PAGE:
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|Title: ||Suitability of sawdust from three tropical timbers for wood-cement composites|
|Authors: ||Antwi-Boasiako, Charles|
Boadu, Kwadwo B.
|Keywords: ||Cement hydration|
|Issue Date: ||Jan-2018|
|Publisher: ||Journal of Sustainable Forestry|
|Citation: ||Journal of Sustainable Forestry|
|Abstract: ||Construction material rising cost and global demand for economicallysustainable
and environmentally-friendly building resources have
necessitated the use of sawdust-cement composite. Wood constituents
and cement incompatibility hinder its production and need careful
selection of the timber. Sawdust suitability from Triplochiton
scleroxylon, Entandrophragma cylindricum and Klainedoxa gabonensis
for wood-cement composite was determined by identifying their
chemical constituents and their composites’ physico-mechanical properties.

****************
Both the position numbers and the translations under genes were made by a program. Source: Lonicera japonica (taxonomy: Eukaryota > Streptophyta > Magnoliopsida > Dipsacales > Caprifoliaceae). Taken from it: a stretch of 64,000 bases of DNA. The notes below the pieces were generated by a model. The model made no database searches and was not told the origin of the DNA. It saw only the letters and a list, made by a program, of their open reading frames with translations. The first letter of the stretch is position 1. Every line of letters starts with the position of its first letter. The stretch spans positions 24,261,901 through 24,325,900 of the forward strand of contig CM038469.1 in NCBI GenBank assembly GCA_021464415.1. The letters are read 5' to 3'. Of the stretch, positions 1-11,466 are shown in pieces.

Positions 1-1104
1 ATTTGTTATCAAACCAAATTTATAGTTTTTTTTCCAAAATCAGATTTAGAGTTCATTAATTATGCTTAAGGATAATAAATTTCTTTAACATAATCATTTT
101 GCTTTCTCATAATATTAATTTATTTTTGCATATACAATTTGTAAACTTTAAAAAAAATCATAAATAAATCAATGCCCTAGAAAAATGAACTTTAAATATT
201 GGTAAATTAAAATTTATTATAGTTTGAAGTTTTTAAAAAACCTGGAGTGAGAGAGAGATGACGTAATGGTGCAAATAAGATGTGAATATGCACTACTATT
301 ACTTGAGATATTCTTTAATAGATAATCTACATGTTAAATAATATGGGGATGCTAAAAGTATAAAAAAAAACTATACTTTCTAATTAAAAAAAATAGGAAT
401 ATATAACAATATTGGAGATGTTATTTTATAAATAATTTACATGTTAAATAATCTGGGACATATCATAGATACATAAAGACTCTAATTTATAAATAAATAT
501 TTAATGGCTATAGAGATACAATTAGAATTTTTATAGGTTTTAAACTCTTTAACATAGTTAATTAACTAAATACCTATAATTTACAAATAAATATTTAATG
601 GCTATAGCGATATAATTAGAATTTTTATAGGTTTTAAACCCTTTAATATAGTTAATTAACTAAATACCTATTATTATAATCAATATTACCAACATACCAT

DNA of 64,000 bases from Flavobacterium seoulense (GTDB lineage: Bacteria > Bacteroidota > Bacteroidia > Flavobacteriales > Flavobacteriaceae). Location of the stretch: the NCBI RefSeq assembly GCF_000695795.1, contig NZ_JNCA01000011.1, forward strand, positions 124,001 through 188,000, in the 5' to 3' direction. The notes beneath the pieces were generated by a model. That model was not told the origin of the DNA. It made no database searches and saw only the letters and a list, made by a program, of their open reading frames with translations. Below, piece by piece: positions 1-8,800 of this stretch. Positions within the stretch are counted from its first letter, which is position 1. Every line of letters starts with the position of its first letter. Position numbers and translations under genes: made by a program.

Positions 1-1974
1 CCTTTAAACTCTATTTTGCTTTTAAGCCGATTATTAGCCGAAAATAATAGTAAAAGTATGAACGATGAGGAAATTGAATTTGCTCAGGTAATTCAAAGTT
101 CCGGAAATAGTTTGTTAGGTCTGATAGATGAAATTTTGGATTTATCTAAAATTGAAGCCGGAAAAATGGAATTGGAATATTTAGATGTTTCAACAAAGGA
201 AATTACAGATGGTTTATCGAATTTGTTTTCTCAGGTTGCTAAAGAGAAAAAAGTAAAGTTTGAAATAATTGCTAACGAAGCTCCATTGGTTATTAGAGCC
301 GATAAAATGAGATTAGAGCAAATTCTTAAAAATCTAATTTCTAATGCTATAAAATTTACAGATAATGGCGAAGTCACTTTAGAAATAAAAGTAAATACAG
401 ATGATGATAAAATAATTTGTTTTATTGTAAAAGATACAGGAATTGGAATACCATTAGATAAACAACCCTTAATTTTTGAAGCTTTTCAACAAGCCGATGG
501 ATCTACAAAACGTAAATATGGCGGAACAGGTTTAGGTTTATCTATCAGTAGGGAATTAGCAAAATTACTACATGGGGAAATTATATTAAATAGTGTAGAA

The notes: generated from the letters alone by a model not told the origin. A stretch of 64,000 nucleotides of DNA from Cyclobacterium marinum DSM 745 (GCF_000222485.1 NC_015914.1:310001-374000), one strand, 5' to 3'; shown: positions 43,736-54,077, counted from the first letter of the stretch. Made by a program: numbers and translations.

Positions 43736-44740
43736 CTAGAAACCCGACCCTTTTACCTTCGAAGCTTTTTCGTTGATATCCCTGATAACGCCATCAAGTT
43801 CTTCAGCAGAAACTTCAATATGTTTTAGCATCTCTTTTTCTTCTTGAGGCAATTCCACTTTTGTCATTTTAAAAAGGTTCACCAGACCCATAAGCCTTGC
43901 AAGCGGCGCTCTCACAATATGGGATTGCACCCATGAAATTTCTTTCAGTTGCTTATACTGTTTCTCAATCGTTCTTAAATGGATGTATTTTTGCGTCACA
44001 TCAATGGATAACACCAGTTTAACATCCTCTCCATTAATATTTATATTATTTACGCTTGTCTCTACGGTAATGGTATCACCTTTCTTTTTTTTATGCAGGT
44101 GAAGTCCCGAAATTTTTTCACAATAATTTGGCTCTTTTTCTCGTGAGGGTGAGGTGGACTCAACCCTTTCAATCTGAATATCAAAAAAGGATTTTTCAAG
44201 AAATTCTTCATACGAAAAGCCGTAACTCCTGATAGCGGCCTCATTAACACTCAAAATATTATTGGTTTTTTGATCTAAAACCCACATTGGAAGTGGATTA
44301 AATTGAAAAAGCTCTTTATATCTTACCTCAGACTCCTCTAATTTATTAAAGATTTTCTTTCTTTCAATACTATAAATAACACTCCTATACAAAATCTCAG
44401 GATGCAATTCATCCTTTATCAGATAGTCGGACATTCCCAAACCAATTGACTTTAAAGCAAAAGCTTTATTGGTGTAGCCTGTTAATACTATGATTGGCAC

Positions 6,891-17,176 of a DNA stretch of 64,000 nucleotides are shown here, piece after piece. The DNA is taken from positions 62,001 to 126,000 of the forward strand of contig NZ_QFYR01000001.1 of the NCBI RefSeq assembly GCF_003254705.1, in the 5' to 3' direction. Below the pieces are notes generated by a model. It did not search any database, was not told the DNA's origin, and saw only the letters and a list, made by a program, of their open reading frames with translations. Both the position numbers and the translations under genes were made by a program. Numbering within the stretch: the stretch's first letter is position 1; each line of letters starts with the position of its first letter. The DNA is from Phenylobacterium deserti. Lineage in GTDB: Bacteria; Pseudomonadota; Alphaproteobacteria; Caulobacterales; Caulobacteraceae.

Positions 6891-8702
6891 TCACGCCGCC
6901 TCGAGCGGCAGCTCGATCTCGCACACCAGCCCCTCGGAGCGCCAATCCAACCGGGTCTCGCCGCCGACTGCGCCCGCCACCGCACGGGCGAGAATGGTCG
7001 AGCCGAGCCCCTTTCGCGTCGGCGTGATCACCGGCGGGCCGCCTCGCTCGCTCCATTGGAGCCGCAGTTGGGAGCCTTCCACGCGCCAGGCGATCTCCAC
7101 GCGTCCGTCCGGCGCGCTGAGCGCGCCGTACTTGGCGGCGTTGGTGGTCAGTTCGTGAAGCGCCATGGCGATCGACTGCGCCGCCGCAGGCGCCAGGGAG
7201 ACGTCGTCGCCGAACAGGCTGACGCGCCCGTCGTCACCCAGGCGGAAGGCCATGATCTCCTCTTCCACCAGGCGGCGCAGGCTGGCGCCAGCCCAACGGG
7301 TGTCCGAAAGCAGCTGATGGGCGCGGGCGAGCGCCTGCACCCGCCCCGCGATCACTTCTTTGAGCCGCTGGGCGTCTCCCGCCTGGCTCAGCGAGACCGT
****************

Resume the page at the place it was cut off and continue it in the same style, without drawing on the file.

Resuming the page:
T. scleroxylon recorded the minimum total extractive (6.12%),
lignin (29.89%) and holocellulose (56.38%) and K. gabonensis the
maximum (9.31, 31.59 and 57.5% respectively). Ash content was
higher for T. scleroxylon (7.6%) but lower for K. gabonensis (1.53%).
T. scleroxylon boards were stronger [Modulus of Elasticity (MOE) =
696.1 N/m2] and more moisture-resistant [Moisture Absorption (MA)
= 8.8%] than E. cylindricum (MOE = 625.9 N/m2; MA = 9.5%).
K. gabonensis boards crushed after manufacturing due to its incompatibility
with cement. T. scleroxylon sawdust is suitable for woodcement
composites due to its more compatible chemical constituents
(i.e., lower extractive, lignin, holocellulose contents and more ash) and
its boards’ excellent physico-mechanical properties than those for the
other timbers. Its sawdust-cement composites could be utilized for
cladding and walling. The use of sawdust would increase green
building resource base and reduce environmental pollution|
|Description: ||This article is published in Journal of Sustainable Forestry and also available at DOI: 10.1080/10549811.2018.1427112|
|Appears in Collections:||College of Agric and Natural Resources|
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